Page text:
How mindset helped me annihilate my fitness goals


I still find it hard to believe how different my body was just two years ago while I was still in my undergrad. I was your typical student studying night and day and always putting exercise on my list of things to do, but never quite making it happen. I was very far from my fitness goals.

Ironically I was studying exercise health science and loved every minute of it. But if you looked at me, it was obvious that I didn’t exercise.

To be honest, I ate a ton at the school cafeteria and my sleep schedule was an up-and-down roller coaster. On average I was sleeping 6-7 hours. And I thought that sleeping wasn’t important, that I just didn’t grind harder enough to achieve my fitness goals.

It wasn’t until my very first strength and conditioning class that I began taking my major seriously and falling in love with exercise application.

The class also made me realize how I was delaying my potential as a future exercise scientist. I knew all the facts about how exercise is beneficial to your health and how it could single-handedly reverse some diseases, but while in college I never got around to seeing how it could benefit me.

After my semester of strength and conditioning, I felt that I needed to do something with my body because I couldn’t continue to play the role of an exercise enthusiast while not looking the part.

That would just be hypocritical. Which made me more determined to do something about my physique. 

Once I entered my senior year, I became a personal trainer.

From there it was on like Donkey Kong, I was focused on my mission to change. It wasn’t just about numbers on the stack moving up, I wanted to see real results. Thinking from a coach’s perspective I created a schedule that kept me on track with sleep, food preparation, and training. I was entering a new reality that made me disciplined; I had to be coherent with the plan I created because I was going to be my first client. 

Then, I started on a bodybuilding routine, in which I prioritized the most underdeveloped muscle I had. For me, I’ve always had a small chest with practically no mass. Sure enough, I put that at the very top of the list. I then followed it up with the other areas I wanted to improve on until I had my whole body covered. My fitness goals were to get shredded and attain a body fat percentage of 13%.

After some time of training on my own, I then began training with some more advanced training partners. These guys were the real deal training 5x a week, different from my 3-day split. Initially, on my own. I was seeing some results month to month but my exercises didn’t compare to what my new lifting partners were doing.

Getting the experience of training with more advanced lifters really helped me level up my physique.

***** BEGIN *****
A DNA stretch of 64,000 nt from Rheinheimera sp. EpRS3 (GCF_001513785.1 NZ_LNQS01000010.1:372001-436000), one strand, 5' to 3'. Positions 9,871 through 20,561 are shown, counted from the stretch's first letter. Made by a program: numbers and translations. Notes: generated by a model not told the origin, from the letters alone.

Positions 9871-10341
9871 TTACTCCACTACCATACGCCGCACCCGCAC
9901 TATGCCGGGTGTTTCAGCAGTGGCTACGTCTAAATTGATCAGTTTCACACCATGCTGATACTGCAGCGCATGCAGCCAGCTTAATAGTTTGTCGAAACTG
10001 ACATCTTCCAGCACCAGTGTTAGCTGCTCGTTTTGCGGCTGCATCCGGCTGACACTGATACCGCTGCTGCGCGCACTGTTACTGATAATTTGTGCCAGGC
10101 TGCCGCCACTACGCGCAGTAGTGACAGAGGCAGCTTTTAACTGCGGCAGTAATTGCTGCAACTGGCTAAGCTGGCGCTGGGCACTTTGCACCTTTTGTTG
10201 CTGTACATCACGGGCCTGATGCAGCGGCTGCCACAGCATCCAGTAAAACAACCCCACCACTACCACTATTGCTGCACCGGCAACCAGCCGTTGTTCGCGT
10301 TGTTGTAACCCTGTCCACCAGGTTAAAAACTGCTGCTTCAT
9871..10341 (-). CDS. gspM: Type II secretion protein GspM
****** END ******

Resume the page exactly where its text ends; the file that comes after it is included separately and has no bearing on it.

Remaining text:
Still new to training. I had the right plan from my personal trainer certification and enough built-up motivation to change from being out of shape for so long. What they gave me was the other side of training I hadn’t developed yet; which was the confidence that came from lifting heavyweight.

I recall attempting to do a 50lb dumbbell press and being nervous because I thought it was too much. By the second set, I was using the 60s for sets of 10.

From that instance, I had realized that I actually wasn’t frail. I just had a lack of confidence in myself. I got the opportunity to be pushed by some of the best in the community of fitness, which changed my approach to training. 

For the rest of 2020, I would continuously work hard and achieve my fitness goals that summer. 

My body fat was well over 20% and I was weighing in at 160lbs.
My weight was 147 and surprisingly enough didn’t even check my body fat because I was just living in the moment of being proud of what I saw as a change. Finally shredded.

Now 5 months from that picture on the right, I’m working toward a new fitness goal. I was able to go through the process of being out of shape to lean. Now I want to gain 15-20lbs lbs reaching 170 and becoming bulky.

To be honest, I think it will be a great challenge for me because then I can say I’ve been to both ends of the spectrum for fitness.

Also, as an exercise scientist, I want to learn more about the process of what it takes to get to this new goal. I don’t care too much about the results at the end because I know I will get there, but more so the process of trial and error.

Changes in body composition can be hard to make on your own.

That’s why I always step up to the plate to help and guide clients through their process of change. I know what it’s like to struggle and fail at making these changes. I’m always looking forward to helping people get better.

If you need help, don’t hesitate to contact me to get started with your process today!